But only if contextually appropriate.
Simply ask yourself:
‘If I’m writing about [primary keyword], would including information about [LSI keyword] in the same post help my reader fulfil their primary search intent?’
If the answer is ‘yes’.
Then this will provide more value to your readers.
And thus help your rankings.
Step 2: Perform a SERP Analysis
Before you write a single word.
You need to research your topic to see what else is already out there.
Type your primary keyword into Google.
Take a look at the domain names that populate the SERPs (‘search engine results page’).
Are they all high authority domains?
If they are.
2.1: Look for Chinks in Their Armour
Jaaxy has already done most of the legwork to ensure that you have a good chance of ranking for your primary keyword.
So, you might find that a lot of the top results aren’t using your exact primary keyword.
For example, when I did a SERP analysis for the primary keyword for this post.
I found that Neil Patel’s Ultimate Guide to Writing Blog Posts That Rank in Google’s Top 10 had claimed the number one spot:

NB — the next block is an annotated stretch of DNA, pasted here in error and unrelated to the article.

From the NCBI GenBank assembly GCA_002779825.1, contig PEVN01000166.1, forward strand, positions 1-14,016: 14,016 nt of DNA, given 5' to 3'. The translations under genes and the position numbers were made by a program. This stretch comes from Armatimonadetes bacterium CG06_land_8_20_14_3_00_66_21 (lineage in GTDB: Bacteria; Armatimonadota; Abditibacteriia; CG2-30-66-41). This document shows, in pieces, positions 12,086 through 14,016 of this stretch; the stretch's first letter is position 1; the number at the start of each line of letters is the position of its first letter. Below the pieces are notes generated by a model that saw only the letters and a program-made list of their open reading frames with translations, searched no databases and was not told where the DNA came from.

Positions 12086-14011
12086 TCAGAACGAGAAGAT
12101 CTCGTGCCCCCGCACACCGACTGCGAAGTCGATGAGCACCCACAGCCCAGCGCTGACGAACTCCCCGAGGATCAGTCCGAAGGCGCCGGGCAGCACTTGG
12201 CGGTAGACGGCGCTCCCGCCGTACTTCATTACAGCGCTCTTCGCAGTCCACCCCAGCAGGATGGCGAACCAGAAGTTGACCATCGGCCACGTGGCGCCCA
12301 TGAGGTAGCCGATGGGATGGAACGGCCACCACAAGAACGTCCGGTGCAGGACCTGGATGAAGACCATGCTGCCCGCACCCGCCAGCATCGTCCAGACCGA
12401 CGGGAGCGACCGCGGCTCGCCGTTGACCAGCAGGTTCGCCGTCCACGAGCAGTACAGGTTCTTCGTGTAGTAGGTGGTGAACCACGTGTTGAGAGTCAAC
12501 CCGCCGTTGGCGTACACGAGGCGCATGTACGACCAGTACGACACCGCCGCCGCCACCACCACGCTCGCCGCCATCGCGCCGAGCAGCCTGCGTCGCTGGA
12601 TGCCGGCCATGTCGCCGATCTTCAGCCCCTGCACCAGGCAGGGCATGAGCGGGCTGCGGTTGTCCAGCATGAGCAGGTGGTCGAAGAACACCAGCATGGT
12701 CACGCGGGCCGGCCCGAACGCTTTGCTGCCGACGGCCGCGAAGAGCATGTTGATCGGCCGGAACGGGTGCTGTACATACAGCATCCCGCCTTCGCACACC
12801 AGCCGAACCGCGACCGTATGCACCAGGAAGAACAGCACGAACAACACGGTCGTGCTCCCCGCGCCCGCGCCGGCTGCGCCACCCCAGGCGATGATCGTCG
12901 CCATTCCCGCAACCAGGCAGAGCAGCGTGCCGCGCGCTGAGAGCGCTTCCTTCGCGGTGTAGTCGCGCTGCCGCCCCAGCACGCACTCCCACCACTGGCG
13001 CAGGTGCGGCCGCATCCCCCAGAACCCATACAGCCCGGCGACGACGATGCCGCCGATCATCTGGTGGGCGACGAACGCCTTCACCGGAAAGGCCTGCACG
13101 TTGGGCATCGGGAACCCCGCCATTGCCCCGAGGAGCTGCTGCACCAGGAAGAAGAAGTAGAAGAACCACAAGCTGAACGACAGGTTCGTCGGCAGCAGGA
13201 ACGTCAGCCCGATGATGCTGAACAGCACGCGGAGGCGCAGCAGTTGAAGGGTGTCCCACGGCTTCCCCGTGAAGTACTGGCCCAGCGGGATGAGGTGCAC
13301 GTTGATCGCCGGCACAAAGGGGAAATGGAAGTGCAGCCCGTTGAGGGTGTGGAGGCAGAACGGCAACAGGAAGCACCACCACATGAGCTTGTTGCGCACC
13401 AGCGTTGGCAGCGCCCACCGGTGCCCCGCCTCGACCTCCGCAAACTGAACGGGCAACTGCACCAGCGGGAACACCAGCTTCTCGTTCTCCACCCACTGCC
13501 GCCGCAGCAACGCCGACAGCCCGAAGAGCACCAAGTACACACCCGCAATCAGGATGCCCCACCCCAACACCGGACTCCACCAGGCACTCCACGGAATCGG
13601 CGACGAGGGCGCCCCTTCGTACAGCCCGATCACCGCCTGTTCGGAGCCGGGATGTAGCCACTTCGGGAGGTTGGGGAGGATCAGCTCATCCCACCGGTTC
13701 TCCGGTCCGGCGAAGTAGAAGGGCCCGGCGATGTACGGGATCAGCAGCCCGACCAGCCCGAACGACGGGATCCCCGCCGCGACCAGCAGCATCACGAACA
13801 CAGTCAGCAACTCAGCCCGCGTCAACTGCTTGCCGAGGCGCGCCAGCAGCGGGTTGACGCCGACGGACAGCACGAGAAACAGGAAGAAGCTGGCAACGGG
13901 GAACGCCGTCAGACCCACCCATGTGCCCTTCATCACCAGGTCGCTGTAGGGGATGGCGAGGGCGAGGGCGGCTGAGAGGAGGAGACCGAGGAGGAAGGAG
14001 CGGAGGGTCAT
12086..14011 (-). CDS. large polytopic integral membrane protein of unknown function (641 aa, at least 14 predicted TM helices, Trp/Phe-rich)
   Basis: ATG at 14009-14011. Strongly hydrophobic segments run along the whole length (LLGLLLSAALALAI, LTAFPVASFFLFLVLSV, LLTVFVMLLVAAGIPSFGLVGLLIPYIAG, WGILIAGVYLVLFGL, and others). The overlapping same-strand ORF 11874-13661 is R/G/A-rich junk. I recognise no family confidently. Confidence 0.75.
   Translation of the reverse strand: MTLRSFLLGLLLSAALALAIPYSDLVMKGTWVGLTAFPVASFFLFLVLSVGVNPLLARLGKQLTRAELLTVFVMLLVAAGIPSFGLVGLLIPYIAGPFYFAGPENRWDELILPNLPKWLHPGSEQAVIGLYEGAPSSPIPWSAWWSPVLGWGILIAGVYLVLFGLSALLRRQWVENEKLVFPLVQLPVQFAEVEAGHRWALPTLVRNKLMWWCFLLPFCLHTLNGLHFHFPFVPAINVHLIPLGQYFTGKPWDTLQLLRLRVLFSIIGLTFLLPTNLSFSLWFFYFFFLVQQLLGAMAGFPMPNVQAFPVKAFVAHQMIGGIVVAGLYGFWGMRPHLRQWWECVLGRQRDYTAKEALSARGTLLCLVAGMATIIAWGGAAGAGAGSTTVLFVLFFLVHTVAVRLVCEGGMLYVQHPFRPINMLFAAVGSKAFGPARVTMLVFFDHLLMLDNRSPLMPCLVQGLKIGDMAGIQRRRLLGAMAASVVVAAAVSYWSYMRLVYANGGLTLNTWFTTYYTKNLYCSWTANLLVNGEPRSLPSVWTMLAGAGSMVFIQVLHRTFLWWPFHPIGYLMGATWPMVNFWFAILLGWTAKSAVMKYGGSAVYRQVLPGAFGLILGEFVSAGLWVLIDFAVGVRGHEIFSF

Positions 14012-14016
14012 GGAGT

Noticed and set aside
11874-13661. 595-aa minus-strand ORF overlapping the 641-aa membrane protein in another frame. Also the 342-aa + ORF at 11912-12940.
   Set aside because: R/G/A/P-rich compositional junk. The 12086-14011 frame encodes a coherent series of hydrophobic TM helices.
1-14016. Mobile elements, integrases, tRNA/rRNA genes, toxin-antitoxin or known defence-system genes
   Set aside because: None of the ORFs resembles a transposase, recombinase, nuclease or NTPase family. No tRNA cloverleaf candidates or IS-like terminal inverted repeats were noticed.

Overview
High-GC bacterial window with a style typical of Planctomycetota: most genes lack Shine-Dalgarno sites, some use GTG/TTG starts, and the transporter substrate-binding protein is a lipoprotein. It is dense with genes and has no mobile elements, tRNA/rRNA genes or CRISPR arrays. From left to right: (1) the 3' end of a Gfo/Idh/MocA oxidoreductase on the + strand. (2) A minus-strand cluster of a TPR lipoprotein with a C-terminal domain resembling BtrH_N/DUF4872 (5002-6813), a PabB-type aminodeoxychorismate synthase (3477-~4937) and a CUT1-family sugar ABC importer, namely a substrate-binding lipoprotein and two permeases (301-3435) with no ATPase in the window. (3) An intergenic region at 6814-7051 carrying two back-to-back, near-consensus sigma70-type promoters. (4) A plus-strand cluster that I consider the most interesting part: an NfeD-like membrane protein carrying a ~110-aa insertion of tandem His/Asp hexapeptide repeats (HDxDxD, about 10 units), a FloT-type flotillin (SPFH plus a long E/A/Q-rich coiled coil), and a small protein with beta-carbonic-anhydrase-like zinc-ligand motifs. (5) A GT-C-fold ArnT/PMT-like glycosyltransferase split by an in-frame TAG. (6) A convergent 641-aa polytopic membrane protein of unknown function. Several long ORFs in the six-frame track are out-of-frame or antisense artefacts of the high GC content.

Neil is well known in the SEO and blogging world for writing super-in-depth authority posts that rank for well for multiple LSI search terms.
But because his article doesn’t use my exact primary keyword.
It gives me an opportunity to address my topic with a greater specificity.
Which may work in my favour in time.
And even if it doesn’t.
By virtue of the very same logic that’s gotten Neil to the number one sport for my chosen term.
My post could rank in the same position for multiple LSI’s that I’ve not even thought of.
It’s all about angles. 🙂
Step 3: Pinpoint User Intent
Now put yourself in the shoes of the person who’s typing your primary keyword into Google.
- What do they REALLY want?
- What problem are they trying to solve?